HMDEV300-20A (NET)

Children's Development in Families

15 Points

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Division of Education
Te Kura Toi Tangata School of Education


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Paper Description

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Kia ora koutou katoa

Welcome to the paper Children’s Development in Families

In this paper students explore theory and research related to the development of children within family and community contexts. Students examine how historical and social contexts influence developmental knowledge. A number of contemporary New Zealand issues in the fields of human development and family studies will be investigated from a multi-disciplinary perspective. The emphasis is on theory and research with consideration given to its impact on policy and practice. Students also examine critically the ways in which children’s voices are researched and how these contribute to matters that affect them. Students gain skills in planning small research projects with children.

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Paper Structure

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Ngā āhuatanga / Description and Structure

Calendar description
This paper explores issues and influences on children's development in family contexts. The emphasis is on theory and research with consideration given to policy and practice.

Internal assessment/examination ratio: 1:0

Structure of the paper
This paper is taught entirely online in weeks 10-23 between Monday, 2 March and Friday, 5 June 2020. All class interaction takes place in Moodle, the Learning Management System used at the University of Waikato. Most of the activity is asynchronous. This paper will be supported with regular podcasts and short videos as well as powerpoint slides and other resources, in addition to online discussions and tasks.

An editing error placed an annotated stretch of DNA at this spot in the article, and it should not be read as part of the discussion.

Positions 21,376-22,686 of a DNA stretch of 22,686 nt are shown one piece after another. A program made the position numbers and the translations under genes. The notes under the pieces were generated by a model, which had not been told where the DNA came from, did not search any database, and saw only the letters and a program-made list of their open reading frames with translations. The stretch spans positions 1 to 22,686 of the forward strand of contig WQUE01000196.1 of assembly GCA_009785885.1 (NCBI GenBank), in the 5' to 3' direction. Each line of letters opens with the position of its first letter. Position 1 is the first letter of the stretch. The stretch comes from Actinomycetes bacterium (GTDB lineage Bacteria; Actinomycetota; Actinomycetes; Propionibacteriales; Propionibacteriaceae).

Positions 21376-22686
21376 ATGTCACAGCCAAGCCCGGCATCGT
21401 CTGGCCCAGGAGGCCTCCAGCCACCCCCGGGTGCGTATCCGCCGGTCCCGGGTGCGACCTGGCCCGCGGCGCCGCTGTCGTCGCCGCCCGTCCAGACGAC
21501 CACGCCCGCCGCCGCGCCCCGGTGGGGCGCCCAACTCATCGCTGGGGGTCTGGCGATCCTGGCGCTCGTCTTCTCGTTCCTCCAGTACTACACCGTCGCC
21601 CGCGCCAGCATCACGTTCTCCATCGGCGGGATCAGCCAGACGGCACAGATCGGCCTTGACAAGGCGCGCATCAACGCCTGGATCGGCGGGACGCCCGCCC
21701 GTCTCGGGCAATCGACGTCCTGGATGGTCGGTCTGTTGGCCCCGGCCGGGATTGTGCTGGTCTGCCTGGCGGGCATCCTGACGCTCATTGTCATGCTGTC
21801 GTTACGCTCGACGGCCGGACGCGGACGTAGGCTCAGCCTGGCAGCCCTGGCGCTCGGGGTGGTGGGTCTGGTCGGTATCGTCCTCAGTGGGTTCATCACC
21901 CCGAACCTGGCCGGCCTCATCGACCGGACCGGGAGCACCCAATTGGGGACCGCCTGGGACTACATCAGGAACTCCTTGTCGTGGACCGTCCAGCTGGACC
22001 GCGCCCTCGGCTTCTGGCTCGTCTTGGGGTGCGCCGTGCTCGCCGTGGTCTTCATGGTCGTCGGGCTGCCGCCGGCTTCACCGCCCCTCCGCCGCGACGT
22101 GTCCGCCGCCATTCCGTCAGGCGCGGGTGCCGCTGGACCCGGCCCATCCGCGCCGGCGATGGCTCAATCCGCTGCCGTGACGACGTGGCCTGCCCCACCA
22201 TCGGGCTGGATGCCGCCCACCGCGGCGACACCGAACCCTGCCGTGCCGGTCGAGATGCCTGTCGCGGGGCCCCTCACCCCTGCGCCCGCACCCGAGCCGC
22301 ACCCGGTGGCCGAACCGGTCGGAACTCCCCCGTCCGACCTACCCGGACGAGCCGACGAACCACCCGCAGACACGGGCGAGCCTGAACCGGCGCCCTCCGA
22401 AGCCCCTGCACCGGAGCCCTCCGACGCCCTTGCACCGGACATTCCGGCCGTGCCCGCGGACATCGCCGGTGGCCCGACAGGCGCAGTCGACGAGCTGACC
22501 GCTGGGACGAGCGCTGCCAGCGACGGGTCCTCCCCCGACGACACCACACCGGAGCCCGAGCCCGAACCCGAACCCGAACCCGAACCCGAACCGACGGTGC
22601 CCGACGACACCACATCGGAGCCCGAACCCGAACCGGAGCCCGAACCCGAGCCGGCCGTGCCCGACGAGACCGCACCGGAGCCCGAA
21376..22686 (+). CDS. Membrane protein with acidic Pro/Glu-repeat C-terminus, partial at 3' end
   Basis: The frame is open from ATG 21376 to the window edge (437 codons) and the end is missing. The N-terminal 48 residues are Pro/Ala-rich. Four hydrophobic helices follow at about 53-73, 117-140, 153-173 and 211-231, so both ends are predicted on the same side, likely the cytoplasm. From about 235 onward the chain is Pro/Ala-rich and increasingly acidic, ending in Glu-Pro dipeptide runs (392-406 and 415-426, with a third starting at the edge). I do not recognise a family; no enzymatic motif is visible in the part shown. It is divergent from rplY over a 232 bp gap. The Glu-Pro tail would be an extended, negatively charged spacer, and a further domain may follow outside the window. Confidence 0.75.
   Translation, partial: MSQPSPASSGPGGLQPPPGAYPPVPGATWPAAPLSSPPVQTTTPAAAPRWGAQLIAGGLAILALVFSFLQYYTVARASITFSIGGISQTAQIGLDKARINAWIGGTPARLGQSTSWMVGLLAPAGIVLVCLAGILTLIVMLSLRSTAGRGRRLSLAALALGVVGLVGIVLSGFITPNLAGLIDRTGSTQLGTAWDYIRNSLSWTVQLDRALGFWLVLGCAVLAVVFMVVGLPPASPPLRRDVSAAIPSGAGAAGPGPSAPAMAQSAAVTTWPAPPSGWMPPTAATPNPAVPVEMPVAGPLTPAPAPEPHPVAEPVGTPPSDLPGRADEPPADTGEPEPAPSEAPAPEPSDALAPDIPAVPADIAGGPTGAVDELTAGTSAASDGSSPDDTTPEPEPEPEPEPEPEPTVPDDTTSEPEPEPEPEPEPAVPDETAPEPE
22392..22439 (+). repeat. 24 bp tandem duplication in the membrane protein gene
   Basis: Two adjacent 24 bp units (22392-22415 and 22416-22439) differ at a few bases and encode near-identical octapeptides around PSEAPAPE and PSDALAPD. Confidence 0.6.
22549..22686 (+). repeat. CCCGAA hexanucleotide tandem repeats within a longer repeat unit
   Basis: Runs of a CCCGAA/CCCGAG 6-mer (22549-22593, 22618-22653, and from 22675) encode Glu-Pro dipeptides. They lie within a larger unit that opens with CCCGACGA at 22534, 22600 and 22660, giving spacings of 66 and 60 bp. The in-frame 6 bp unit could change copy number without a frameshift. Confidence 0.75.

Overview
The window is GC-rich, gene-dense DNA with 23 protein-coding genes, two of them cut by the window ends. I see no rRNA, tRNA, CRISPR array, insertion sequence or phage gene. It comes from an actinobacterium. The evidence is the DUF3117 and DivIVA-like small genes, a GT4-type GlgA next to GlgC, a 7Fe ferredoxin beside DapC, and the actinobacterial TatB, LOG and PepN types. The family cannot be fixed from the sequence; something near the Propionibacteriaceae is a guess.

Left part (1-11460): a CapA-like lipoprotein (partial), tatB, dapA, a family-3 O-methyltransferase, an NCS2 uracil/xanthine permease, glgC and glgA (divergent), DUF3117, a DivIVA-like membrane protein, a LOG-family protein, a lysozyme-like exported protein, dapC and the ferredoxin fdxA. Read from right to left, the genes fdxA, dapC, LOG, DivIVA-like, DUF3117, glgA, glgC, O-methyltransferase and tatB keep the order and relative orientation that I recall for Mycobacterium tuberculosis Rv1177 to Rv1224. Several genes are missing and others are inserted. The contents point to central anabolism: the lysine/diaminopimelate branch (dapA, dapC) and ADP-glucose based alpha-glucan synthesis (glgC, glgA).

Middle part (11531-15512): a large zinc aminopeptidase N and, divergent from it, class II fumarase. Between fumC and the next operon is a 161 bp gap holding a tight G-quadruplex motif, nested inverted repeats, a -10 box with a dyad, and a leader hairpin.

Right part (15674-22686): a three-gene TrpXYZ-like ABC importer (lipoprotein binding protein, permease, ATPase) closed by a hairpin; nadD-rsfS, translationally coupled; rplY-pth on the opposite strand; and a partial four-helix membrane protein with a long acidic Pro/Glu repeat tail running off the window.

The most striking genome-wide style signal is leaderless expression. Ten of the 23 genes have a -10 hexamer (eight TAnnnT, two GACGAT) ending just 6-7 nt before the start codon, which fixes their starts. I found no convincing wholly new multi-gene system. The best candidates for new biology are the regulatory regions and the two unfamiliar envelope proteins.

You are expected to participate regularly in all the weekly activities online. You are also required to submit your assignments using Moodle (please see the Assessment section of this outline for more details).

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Learning Outcomes

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Students who successfully complete the course should be able to:

  • locate, read and interpret published research on children’s development in families
    Linked to the following assessments:
  • demonstrate an understanding of historical and social contexts, and the reciprocal influences of policies and legislation and views about child development and the family
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  • identify, explain and critique some key development theories, including those from Te Ao Māori
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  • explain some ecological factors that shape children's development in families
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  • critically examine popular and academic writing from a discursive perspective;
    Linked to the following assessments:
  • prepare to conduct a small study using interview procedures with children, and explore ways to analyse data and write up the findings as a research report
    Linked to the following assessments:
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Ngā aromatawai / Assessments

General requirements and regulations
Please note that any announcements regarding general requirements and assessment not contained in this document will be posted in the Announcements forum. You need to ensure that your default email address is correct in Moodle, as the site will forward these messages to you automatically.

Assessment Components
The requirements for each of the assessments are described in detail later in this Paper Outline.

Alignment of assessment and learning outcomes
Students will be working towards all of the above Learning Outcomes throughout this paper. All the outcomes will be assessed in an ongoing and holistic way through students’ online participation (Assignment 1). In addition, Assignment 2 will contribute to the assessment of i), iii), v), vi) Assignment 3 to the assessment of i), ii), iv).